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Creating a sustainability culture in industrial plants

Most companies today look to contain cost and preserve cash says ARC Advisory Group’s Dick Hill (pictured here). At the same time, companies are being pressured to reduce energy usage and green house gas emissions (GHG). Most process manufacturers and other indus trial organisations that have been around for a long time have alreadydone the “big” things

They have taken action on most large, critical processes such as fired heaters, utility power boilers, or steam generation units. Most likely, they have added automatic damper controls and burner management technologies to their fired heaters, load shedding strate gies to their utility boilers, and imple mented steam and energy balance moni toring and reporting tools to keep a close eye on these items.

Many manufacturers have also installed variable frequency drives on selected pumps and motors to save elec tricity. The energy-saving benefits to be gained from approaches such as these are now well documented, and each, no doubt, started with an employee having a great idea.

By developing a “sustainability culture” in their plants and across their organisations, companies can create an atmosphere in which all employees are encouraged and motivated to contribute ideas — both big and small — that can help reduce the company’s energy consumption, and with it, its carbon footprint.

Recognising the importance of embedding safety into the minds of every employee, most of these same companies have had a strong safety culture in place for many years.

According to recent ARC research, most industry leaders have a safety culture that encourages new ideas to improve workplace safety. So why not extend this to sustainability and energy conservation?

The same kind of thinking used to create a safety culture can be applied to a culture that looks for opportunities to lower your company’s costs through energy conservation and related activi ties. For most companies, creating a safety culture has to be the number one objective. However, in today’s business climate, having an energy conservation culture could rank a close second.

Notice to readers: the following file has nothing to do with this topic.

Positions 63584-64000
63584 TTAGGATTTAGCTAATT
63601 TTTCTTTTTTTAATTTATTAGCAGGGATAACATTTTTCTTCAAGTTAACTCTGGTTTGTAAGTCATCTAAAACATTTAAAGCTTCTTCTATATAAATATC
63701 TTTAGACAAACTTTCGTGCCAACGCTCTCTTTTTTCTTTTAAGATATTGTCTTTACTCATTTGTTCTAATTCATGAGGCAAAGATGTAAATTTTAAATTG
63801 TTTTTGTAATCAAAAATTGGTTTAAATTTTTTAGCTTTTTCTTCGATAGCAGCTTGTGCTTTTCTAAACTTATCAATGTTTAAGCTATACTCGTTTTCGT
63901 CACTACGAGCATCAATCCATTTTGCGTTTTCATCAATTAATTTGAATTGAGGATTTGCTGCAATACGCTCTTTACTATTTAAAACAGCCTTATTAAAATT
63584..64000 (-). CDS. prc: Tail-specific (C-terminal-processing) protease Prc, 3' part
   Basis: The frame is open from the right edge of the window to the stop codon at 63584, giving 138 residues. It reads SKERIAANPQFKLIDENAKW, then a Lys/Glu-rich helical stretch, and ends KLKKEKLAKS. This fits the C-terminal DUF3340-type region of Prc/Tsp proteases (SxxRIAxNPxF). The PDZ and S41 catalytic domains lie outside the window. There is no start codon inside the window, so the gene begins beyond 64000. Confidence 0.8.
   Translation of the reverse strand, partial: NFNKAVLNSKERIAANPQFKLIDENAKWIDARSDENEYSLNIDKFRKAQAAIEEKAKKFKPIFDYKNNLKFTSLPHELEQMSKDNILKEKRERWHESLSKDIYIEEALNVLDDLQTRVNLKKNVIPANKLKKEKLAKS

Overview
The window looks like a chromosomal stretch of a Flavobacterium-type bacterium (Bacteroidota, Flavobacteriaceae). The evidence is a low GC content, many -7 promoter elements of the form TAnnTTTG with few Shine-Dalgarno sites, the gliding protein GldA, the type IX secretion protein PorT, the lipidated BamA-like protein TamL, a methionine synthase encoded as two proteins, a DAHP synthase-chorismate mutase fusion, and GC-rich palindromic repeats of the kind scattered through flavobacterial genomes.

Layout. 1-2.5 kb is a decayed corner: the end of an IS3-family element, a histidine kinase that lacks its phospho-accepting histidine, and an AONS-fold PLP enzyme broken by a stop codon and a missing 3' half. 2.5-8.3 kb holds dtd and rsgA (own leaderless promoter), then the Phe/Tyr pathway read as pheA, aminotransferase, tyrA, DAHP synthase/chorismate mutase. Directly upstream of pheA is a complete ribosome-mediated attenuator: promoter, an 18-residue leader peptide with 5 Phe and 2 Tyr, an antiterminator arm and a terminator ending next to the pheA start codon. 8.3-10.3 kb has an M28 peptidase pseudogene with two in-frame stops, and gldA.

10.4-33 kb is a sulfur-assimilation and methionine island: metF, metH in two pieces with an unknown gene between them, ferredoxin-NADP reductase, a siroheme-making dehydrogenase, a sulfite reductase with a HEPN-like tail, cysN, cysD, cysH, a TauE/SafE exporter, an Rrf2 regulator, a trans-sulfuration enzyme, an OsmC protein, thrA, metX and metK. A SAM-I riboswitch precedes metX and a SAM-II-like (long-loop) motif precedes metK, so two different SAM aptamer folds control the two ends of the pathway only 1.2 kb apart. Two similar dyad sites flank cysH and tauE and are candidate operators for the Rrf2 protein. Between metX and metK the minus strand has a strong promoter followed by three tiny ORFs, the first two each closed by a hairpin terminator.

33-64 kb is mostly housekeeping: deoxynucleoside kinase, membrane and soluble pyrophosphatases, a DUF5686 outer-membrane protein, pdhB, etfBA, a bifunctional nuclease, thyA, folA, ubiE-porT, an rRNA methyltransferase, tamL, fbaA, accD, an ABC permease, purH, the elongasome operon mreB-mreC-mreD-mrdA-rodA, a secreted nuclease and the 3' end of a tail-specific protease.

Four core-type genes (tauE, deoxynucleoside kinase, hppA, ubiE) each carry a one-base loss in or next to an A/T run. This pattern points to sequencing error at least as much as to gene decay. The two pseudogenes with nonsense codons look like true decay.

The first step is to engage employees and make them aware of the impact they have on energy conservation. A successful program must first create continuing awareness among all employees of how their actions can impact the company’s ability to operate in a profitable, yet sustainable, manner. Just as well-placed, "safety first" signs can help remind employees that safety is everyone’s job, programs to promote universal energy conservation awareness could be started.

A successful program should also encourage employees to think creatively and contribute their ideas about meas ures that the company can take to further reduce energy consumption and/or emissions.

Chances are, you’ve already imple mented metrics, such as "energy consumed per unit of product made." But, do you measure it in real time and provide this information to the produc tion workers that can make a difference? Probably not. Chances are, this metric is buried somewhere within a monthly report for the plant manager. But, if you can measure energy consumption in real time, trend the information, and then display it right on the operators’ console, they can begin to get an idea of how their actions impact energy usage.

Better still, since most front line workers are probably not engineers, and thus do not generally relate to engi neering terms, put this in terms of dollars (or Euros, Yen) saved to get their attention.

Creating a healthy competition between shifts might provide some bene fits beyond the normal good work that your operations and maintenance staffs do. If you operate several facilities, why not report, on a regular basis, which facility has improved its energy footprint the most over the last month (and perhaps even provide a tangible incen tive?). Most, if not all process manufac turing is controlled by operators that use digital displays that tend to show infor mation in engineering terms. The modern idea is to present KPIs in a performance dashboard configuration. ARC has written extensively about Real- Time Performance Management strate gies, explaining that performance-related metrics don’t have to be on a separate device; they just need to provide a different way of looking at information.

In many industrial plants, many potential cost-saving opportunities related to power and energy consump tion are ignored simply because the people operating the plants don’t have the appropriate visibility or control.

As the saying goes, "employees are our most important asset." When it comes to improvements for sustain ability, this clearly holds true. Creating a culture of any kind is not easy. The process industries have worked very hard to create a culture for safety. Creating a sustainability culture is perhaps the next challenge.

[Dick Hill is Vice President, ARC Advisory Group (]

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